6.  Suppose N equally efficient firms lobby the government for a monopoly privilege.  The firms never collude.

True, False, and Explain:  Bertrand-style lobbying will lead to a larger Tullock rectangle than Cournot-style lobbying would.

TRUE.  Note that the question specifies Bertrand- or Cournot-style LOBBYING.  The natural interpretation is that with Bertrand-style lobbying, whichever firms lobbies the MOST wins the monopoly for sure, whereas with Cournot-style lobbying, your chance of winning the privilege depends on your lobbying as a fraction of TOTAL lobbying.  By the usual logic, Bertrand lobbying leads one firm to set its lobbying equal to the total value of the monopoly, and all rivals to give up.  Cournot lobbying, in contrast, leads all firms to lobby somewhat, but not enough to wipe out all the profits (i.e., to get full rent dissipation).


Part 2: Short Answer

(20 points each)

In 4-6 sentences AND/OR equations, answer all three of the following questions.


1. Why doesn’t the First Welfare Theorem imply that market outcomes are Pareto efficient even in the presence of externalities?  Why does Caplan claim that, the First Welfare Theorem notwithstanding, real-world market outcomes are Pareto efficient in the presence of externalities?


The no-externalities assumption is implicit in the assumption that Utility Ui(x) solely depends on all K commodities in YOUR consumption bundle.  This means that no consumers’ consumption affects any OTHER consumer’s utility.  With externalities, this assumption is false, so the FWT need not hold.


Caplan claims that real-world outcomes are Pareto efficient because (a) any change is almost certain to make SOMEONE worse off, and (b) there is no feasible way to compensate 100% of the losers for any realistic change.  As a result, there is no actual way to make one person better off without making someone else worse off.  As a result, the world is Pareto efficient with or without externalities.




2. Suppose you had to play a 100-turn Hawk/Dove game with one other student in this class.  Before the game starts, you are allowed to send your partner a one-paragraph essay on the theme, “You should cooperate with me because...”  What would your essay say if you wanted to maximize your payoff?  Be as persuasive as possible.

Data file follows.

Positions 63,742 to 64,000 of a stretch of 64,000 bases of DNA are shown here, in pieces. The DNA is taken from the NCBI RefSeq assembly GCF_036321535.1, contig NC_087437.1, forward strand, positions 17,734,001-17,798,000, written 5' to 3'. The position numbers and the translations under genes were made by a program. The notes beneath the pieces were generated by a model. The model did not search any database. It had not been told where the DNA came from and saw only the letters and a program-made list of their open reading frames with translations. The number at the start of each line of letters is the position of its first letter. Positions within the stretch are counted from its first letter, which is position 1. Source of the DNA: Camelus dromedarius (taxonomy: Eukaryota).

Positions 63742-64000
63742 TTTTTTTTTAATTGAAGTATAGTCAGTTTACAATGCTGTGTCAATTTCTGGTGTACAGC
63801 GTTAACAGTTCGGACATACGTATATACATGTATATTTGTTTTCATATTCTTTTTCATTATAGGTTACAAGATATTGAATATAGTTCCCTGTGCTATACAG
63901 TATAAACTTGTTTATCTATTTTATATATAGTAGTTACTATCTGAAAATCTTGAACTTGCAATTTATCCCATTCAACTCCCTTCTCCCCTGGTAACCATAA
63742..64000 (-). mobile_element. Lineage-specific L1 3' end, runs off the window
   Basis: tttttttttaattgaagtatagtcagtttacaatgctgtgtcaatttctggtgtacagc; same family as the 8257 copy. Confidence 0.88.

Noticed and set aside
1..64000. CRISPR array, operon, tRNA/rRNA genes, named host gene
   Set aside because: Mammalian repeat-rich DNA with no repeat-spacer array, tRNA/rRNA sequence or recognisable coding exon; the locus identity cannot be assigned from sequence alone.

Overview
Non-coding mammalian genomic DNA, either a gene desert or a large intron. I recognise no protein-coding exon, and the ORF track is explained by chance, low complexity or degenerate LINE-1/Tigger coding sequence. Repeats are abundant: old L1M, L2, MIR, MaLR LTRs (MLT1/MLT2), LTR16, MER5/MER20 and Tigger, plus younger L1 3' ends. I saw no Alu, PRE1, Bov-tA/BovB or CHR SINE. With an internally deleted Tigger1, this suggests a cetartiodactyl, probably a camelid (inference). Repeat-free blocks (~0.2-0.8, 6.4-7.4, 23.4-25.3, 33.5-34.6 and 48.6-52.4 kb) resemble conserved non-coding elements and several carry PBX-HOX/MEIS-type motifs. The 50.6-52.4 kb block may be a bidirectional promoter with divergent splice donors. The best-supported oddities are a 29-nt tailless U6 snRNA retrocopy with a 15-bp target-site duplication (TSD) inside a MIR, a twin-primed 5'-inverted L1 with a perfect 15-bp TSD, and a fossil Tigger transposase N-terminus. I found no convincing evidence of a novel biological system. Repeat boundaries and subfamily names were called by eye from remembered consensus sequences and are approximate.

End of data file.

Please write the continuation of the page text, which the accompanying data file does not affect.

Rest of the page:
Here’s what I propose we do: We play Dove for turns 1-99.  If either of us plays Hawk, we revert to the MSNE for the rest of the game.  On the last turn, we flip a coin: Heads I play Hawk and you play Dove, Tails I play Dove and you play Hawk.


You’re probably a fair and honorable person.  If so, I think you’ll agree that my proposal is both fair and honorable, and happily play along.


But on the off-chance that you’re not a fair and honorable person, you should still adhere to my proposal.  This isn’t a PD game, so playing Hawk can easily backfire for you even on the turn you play it.  More importantly, my plan has credible punishments.  Once we expect the MSNE, the MSNE is going to happen.  You heard the same lecture I did.  Finally, my proposal elegantly handles the end-game problem.  If we’ve cooperated for turns 1-99, the coin flip maintains cooperation on turn 100.  And you won’t want to betray me on turn 99, because then on turn 100 you’ll get the MSNE payoff instead of a 50% chance of the (Hawk, Dove) payoff and a 50% of the (Dove, Hawk) payoff.


In short, decency and self-interest both point in the same direction.  Let’s play!


3. Landsburg (“Why Prices Are Good: Smith versus Darwin”) states that, “In biology there is no equivalent of the Invisible Hand.”  Would Landsburg expect there to be an Invisible Hand for culture?  Explain what you think Landsburg would say, then argue that he’s wrong.  (Hint: Remember that cultural practices are often coordination games).


Landsburg would almost definitely NOT expect the Invisible Hand to apply.  As he explains in The Armchair Economist, markets achieve a desirable SOCIAL outcome – efficiency – by channeling competition through PRICES.  Competition alone gets you the bloodbath that is natural selection.  Coordination, similarly, can lock-in all sorts of inefficient outcomes.


You could argue, however, that cultures compete with each other, mimicking the usual market mechanism.  People who aren’t happy with Amish culture, for example, are free to switch to non-Amish culture.  New entry is possible, too – so if the current menu of cultural choices is unsatisfactory, you can start your own culture.  Cultures, like firms, must pass the market test.